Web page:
Saturday, July 7, 2007

The Infinite Napali Coast

In James Gleick's, Chaos, there is a segment relating fractals to coastlines. When we look at a coastline on a map, we see a line, purely imaginary - for as we go out and stand on that shore, we realize that the line expands exponentially, infinitely, the closer we look. It is 11 miles to hike the Kalalau trail on Kauai, but if we actually measured each cove and inlet, the trail would be much longer, and if we measured the irregularities on each rock along the coast, it would be even longer. If we keep going to a molecular level, and then some more, we end up with an infinite coastline. Whether from a satellite image from space, a blimp, a six foot person, or a microscope, the coastline repeats itself in similar detail, just on differing scales - similar to how a fractal behaves. As we physically walk the coast, we lose touch with this degree of scale, while in the mind's eye, we can endlessly explore new inlets and points. Imagine if Google Earth could zoom down to a micron scale.

Travel becomes like this as we explore further. As we see more unfamiliar lands and cultures, we lose our sense of familiar scale, and life experiences begin to expand.
What we do in a month or week at home, we do in a day or hour on the road. When we look from a different perspective, everything seems different. There are endless experiences to be had, depending on the scale in which we live and explore. That's why when you get back from a trip, and ask people what has been happening, it seems like you were gone for a month when it was only a week. We can do this from home, travel just facilitates the experience, because we are no longer where we think we know, and when we think we know, we are looking from a different scale - looking through a different lens. If I am trying not to slide 1000 feet into the Pacific off of a narrow trail of volcanic soil, while Humpback whales are breaching in the distance, I am using a different scale than walking to the corner store for a coffee.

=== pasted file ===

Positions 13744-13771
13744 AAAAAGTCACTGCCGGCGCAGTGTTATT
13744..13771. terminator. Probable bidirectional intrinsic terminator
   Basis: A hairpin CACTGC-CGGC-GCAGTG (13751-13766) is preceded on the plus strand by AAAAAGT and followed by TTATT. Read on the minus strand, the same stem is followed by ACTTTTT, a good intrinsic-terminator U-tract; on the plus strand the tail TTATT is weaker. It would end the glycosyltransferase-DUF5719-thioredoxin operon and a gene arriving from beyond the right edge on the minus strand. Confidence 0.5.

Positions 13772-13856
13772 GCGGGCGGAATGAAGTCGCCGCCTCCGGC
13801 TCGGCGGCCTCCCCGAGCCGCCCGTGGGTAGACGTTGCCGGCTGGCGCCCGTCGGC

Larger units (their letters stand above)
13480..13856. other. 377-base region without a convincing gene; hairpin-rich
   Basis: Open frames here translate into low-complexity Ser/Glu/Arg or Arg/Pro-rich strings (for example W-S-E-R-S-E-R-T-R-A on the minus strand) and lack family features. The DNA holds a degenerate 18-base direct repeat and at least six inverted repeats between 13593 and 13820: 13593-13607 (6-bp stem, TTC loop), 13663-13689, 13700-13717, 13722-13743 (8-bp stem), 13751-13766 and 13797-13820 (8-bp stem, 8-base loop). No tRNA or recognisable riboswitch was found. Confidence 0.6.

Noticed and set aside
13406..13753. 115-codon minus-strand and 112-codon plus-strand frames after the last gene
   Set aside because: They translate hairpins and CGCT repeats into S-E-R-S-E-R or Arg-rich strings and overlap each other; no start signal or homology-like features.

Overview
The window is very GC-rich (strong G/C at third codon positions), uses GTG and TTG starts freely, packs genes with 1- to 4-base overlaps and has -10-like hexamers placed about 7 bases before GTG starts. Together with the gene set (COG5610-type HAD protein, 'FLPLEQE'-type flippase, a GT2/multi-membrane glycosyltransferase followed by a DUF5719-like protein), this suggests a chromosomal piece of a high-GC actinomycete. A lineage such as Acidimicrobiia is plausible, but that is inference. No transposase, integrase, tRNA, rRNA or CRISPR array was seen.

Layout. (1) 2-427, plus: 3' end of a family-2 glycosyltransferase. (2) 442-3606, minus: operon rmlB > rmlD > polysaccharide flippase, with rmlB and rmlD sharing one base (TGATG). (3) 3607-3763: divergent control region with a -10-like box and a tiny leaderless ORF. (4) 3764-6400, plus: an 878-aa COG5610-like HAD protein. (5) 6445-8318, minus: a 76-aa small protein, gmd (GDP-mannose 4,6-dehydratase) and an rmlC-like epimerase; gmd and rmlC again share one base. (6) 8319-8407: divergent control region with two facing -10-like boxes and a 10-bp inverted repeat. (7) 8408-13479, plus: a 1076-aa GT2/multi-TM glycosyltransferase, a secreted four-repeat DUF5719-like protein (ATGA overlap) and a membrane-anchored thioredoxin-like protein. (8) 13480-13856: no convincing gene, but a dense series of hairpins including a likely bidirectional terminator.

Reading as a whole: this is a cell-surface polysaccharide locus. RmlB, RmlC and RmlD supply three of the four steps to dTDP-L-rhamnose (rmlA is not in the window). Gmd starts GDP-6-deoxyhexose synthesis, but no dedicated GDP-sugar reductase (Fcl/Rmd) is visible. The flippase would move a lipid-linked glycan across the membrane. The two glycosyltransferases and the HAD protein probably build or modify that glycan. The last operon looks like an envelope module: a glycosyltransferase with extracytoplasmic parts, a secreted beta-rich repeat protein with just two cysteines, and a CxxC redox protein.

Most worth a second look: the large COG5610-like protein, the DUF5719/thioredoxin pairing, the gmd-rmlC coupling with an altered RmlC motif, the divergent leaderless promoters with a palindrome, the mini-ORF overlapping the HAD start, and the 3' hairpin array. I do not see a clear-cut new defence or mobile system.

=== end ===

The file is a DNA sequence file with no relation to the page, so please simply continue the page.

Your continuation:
Enjoy those coastlines!

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